15  H corresponds to SELECT INTO clause  B and C corresponds to information in the Where Clause  C specifies all the conditions on answer relations from the where clause  B specifies the conditions on database relations from WHERE clause Intermediate Representation

16  Semantics should be from the perspective of the system on how the set of entangled queries must be answered together(Evaluation)  This process is called Coordinated Query Answering  Database should NOT be changed during the answering process Valuations and Grounding : Valuation : Assignment of value from database D to each variable of q where q is a query in Intermediate repr. Following the valuations, variables are replaced by constants in the same query which is called as grounding. Let G be the set of groundings of the queries Semantics

17 Valuation and Grounding Examples Kramer’s Query has three valuations ; x can be mapped to either or 134 Similarly Jerry’s Query has two valuations ; y can be mapped to either 122 or 123 Grounded Queries(G) Flights database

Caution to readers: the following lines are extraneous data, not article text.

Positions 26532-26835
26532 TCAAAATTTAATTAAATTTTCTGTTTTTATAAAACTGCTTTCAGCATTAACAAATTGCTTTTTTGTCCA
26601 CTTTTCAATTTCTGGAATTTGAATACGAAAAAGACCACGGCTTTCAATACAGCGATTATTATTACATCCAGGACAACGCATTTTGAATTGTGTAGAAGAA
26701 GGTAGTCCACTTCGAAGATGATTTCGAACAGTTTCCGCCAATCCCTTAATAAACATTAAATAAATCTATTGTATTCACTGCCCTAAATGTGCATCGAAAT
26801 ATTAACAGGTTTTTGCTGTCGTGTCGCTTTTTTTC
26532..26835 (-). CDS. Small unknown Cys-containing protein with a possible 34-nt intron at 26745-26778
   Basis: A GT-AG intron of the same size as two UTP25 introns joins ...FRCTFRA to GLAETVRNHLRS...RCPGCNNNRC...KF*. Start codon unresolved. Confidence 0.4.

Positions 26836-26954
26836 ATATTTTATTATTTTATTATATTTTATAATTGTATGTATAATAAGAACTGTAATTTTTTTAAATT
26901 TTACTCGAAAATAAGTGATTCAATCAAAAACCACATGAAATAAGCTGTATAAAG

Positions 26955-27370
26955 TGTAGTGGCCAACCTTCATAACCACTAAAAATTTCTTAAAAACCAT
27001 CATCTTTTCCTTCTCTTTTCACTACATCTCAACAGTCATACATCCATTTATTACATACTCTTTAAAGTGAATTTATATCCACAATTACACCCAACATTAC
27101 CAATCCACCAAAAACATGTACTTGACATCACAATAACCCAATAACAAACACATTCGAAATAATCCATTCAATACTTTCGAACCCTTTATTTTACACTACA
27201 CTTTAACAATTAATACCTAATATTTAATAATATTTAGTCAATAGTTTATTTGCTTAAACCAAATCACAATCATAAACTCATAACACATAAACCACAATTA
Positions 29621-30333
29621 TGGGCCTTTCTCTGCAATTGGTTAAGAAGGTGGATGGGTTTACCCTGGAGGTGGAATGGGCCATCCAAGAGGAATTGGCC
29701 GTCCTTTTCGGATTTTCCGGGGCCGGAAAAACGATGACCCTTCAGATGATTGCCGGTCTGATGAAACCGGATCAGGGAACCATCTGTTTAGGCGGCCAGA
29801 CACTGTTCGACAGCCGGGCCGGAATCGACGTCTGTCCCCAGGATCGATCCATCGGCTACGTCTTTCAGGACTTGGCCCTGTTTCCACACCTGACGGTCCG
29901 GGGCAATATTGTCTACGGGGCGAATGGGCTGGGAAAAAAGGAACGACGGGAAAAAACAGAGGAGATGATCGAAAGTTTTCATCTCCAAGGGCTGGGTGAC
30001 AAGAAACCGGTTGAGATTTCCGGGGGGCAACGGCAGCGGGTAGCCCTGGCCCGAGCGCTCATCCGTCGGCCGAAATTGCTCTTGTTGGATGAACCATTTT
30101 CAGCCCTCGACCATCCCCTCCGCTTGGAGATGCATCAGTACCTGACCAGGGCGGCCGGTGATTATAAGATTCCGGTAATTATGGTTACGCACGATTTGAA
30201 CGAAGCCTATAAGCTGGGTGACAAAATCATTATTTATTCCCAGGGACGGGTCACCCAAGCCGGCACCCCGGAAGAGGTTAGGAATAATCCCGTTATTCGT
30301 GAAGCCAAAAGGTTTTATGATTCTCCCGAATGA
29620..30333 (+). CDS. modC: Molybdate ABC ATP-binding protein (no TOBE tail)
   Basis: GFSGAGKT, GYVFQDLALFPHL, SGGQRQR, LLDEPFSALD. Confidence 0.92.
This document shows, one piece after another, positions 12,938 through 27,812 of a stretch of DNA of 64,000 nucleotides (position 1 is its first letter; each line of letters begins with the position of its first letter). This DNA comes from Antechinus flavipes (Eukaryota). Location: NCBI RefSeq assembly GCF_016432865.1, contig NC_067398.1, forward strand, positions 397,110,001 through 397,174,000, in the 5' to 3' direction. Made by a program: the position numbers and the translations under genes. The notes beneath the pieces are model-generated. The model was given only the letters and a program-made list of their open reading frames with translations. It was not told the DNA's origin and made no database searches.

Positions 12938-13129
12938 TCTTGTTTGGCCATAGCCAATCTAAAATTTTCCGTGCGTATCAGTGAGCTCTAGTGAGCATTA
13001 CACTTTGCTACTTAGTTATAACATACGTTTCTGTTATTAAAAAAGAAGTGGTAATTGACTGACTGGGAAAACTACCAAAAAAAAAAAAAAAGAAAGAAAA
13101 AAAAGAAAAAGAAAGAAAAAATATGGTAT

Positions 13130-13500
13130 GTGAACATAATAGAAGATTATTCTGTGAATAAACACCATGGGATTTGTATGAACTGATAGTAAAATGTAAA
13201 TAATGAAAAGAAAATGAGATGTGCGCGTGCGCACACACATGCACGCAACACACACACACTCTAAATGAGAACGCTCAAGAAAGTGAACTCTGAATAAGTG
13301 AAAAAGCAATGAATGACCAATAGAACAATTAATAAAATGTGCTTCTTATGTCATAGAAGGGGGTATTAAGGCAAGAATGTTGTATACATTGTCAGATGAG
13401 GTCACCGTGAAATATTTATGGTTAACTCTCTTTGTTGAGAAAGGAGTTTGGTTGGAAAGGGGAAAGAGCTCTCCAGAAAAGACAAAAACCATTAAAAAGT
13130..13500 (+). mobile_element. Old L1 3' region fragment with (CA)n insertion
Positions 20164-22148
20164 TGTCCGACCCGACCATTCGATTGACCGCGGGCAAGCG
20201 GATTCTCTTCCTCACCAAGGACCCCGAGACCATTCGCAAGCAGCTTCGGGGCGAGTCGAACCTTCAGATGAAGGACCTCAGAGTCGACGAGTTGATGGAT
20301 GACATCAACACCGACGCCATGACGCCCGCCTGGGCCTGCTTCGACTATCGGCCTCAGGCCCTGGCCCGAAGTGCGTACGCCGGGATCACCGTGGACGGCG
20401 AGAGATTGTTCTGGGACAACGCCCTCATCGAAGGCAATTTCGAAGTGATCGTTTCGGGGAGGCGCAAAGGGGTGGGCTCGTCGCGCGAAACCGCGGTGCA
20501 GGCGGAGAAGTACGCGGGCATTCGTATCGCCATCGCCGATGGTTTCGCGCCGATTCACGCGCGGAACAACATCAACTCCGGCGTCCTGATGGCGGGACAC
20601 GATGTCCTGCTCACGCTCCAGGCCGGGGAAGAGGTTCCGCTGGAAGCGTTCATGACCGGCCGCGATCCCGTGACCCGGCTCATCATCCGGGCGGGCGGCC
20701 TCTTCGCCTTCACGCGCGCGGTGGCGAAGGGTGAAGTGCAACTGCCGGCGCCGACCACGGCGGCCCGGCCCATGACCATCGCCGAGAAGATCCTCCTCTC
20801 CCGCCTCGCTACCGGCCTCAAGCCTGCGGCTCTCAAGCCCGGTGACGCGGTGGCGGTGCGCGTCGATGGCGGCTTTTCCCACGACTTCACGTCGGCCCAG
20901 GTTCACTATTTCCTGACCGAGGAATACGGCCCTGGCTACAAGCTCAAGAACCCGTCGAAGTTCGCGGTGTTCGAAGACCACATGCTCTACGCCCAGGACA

18 Finding the answers  Evaluation is a search for a subset G ′ ⊆ G such that G ′ contains at most one grounding of each query  Groundings in G′ can all mutually satisfy each other’s post conditions. Let G = { 1, 2, 3, 4, 5} (from the prev. slide) then G′= { {1,4}, {2,5} } Groundings 1 and 4 as well as groundings 2 and 5, are suitable coordinating subsets G′.  Once such a G′ is found, the evaluation produces an answer relation which consists of the union of all the head atoms in G′